The six-seat van comes with two-tone leather captain’s chairs, brushed aluminium trim and a Bang & Olufsen stereo so loud that they’ll hear it across the Atlantic. Proper luxury comes in the form of electro-chromatic tinted windows that darken at the touch of a button so that the paparazzi can’t see what’s happening inside; Mercedes uses similar technology in the roof of its new SLK roadster. Externally, the Viano Vision Pearl is finished in a unique paintwork called “magno pearl grey”, while the design has been revised with integrated LED daytime running lamps and bespoke alloy wheels.
Mercedes-Benz says that the Viano Vision Pearl is inspired by modern sporting yachts, describing it as a “yacht on wheels”. The concept vehicle was showcased at the Frankfurt Motor Show in September.
“We want to show what can be done with the Viano. The Viano Vision Pearl is not merely a functional van, but also a stylishly designed living space,” says Volker Mornhinweg, Head of Mercedes-Benz Vans. “We have created a vehicle which combines generous spaciousness with an impressive design. Anybody who
attaches importance to stress-free and at the same time stylish travel will find that the Viano Vision Pearl is the ideal companion. The interior design and technical features make the Viano Vision Pearl the S-Class among vans.” There are no plans for production, though as ever with these things, anyone with the means and the will can have Mercedes build them one.
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Making the Right Investments in People An Accenture Human Capital Development Study By James M. Benton, Susan Cantrell and Meredith A. Vey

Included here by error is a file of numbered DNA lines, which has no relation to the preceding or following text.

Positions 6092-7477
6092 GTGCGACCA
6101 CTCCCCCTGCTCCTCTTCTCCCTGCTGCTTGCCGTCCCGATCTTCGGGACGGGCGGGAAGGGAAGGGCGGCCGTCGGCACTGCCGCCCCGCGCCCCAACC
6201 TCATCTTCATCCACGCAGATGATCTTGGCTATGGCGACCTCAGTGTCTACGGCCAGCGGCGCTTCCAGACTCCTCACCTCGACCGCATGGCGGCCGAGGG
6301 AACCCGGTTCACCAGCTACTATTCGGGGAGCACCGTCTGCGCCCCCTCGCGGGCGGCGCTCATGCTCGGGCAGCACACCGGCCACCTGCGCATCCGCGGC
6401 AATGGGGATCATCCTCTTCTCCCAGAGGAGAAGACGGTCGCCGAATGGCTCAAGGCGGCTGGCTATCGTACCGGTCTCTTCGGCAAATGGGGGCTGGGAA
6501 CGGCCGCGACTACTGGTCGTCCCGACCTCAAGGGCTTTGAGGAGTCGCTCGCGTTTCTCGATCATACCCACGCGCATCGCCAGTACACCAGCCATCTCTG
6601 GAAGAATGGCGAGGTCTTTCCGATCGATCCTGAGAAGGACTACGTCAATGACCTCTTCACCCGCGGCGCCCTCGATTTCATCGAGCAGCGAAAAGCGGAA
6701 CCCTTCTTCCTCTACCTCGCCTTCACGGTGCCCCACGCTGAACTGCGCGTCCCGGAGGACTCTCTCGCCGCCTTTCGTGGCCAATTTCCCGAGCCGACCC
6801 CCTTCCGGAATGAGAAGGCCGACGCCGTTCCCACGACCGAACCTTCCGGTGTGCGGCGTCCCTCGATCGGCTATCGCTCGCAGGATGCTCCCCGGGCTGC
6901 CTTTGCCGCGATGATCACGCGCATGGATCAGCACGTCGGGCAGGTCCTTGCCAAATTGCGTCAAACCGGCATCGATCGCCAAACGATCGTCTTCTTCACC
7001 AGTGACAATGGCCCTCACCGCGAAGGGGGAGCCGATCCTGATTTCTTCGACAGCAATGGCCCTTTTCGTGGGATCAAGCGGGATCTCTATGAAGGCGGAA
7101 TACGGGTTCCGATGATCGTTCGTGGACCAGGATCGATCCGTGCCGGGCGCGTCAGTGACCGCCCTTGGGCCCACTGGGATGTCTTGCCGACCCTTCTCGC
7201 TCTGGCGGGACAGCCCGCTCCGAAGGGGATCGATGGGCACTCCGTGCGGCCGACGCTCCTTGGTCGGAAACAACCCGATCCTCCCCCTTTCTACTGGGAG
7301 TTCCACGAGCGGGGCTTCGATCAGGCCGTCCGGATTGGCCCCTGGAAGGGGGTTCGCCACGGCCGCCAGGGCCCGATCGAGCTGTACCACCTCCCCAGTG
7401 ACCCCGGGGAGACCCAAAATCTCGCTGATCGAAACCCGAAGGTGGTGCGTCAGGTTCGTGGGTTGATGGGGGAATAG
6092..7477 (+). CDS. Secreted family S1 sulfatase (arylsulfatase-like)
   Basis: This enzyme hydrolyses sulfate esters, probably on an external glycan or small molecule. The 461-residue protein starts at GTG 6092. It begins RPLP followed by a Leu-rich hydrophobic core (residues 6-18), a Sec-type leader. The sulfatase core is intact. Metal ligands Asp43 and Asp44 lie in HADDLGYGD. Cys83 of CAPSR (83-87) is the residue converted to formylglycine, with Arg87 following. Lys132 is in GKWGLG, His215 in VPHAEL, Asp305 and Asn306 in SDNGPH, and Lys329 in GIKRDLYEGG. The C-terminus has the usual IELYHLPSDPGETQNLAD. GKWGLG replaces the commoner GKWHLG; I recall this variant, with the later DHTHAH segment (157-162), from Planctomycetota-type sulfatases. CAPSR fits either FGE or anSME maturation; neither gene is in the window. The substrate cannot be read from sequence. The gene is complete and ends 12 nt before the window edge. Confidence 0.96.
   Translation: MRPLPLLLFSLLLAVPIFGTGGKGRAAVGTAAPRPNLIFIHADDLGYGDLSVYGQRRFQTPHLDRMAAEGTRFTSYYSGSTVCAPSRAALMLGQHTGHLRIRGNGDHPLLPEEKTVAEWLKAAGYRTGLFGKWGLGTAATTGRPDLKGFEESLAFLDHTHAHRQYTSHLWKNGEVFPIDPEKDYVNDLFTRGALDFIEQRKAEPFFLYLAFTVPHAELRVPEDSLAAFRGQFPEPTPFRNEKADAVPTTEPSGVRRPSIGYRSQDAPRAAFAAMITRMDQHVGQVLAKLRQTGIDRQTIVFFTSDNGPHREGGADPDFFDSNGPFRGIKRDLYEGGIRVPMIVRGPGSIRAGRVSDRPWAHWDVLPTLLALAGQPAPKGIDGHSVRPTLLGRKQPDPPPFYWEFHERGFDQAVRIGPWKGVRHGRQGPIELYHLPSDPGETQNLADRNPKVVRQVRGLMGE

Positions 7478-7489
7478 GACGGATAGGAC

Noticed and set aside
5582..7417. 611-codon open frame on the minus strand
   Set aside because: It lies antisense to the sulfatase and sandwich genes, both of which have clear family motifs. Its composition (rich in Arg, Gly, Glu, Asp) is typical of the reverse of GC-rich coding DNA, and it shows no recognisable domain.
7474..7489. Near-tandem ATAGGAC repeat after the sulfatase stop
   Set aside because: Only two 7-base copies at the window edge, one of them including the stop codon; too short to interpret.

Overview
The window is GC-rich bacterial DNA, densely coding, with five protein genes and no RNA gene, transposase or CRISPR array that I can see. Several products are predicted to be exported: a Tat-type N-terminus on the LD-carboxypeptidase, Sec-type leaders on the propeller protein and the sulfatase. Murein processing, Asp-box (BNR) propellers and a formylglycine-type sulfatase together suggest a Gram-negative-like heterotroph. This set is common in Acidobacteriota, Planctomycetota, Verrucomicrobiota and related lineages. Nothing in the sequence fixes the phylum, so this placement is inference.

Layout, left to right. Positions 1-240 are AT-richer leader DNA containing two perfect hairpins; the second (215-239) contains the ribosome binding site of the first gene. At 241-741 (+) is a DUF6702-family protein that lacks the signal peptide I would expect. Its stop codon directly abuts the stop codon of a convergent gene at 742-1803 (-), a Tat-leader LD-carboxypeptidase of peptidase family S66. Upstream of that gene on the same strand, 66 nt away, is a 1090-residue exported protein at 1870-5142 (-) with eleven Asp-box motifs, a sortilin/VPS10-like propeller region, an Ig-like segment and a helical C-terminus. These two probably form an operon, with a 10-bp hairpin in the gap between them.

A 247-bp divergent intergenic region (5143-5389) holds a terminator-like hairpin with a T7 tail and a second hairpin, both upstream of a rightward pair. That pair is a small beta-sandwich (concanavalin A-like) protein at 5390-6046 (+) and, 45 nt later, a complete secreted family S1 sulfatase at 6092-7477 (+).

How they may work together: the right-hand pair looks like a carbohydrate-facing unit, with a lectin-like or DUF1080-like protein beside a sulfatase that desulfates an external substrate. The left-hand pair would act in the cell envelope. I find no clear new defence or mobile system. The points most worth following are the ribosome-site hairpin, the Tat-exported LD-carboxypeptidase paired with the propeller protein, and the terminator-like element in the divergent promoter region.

magine owning a car and confidently extolling the virtues of gasoline—but without the benefit of a gas gauge, a means of determining fuel efficiency or any way to tell a bad engine from a good one. Curiously, corporate management often takes a similar view of its employees: Although executives regularly affirm the importance of their people to overall business success, few companies have in place any systematic way to measure their total investment in human capital assets, the return on that investment and which areas of that investment are most likely to produce an increase in overall business performance. To be sure, measuring the effectiveness of human performance is a more complex proposition than taking your car to a mechanic. But if human capital management is not automobile repair, neither is it magic or art. To help bring needed rigour to the management of organizations’ people assets, Accenture introduced its Human Capital Development Framework. The framework is a diagnostic approach to assessing human capital capabilities and the processes that drive them, ultimately linking human capital assets and approaches to overall business performance. Based on analysis of the initial implementations of the framework with a group of 19 organizations around the world, Accenture can now definitively identify a set of particular human capital processes where investments have been shown to help businesses achieve high performance—both in terms of superior workforce performance and in terms of bottom-line business results. In other words, what had previously been a hunch is now a fact: Organizations that put people first finish first. One important focus of Accenture’s continuing research into the characteristics of highperformance business has been the mastery of key business functions or competencies, including human and organizational development. This research indicates that companies that master human performance processes and programs get maximum performance from their employees. Best Practices Although companies can spend anywhere from 25 percent to 45 percent of their revenue on human capital, most executives feel that they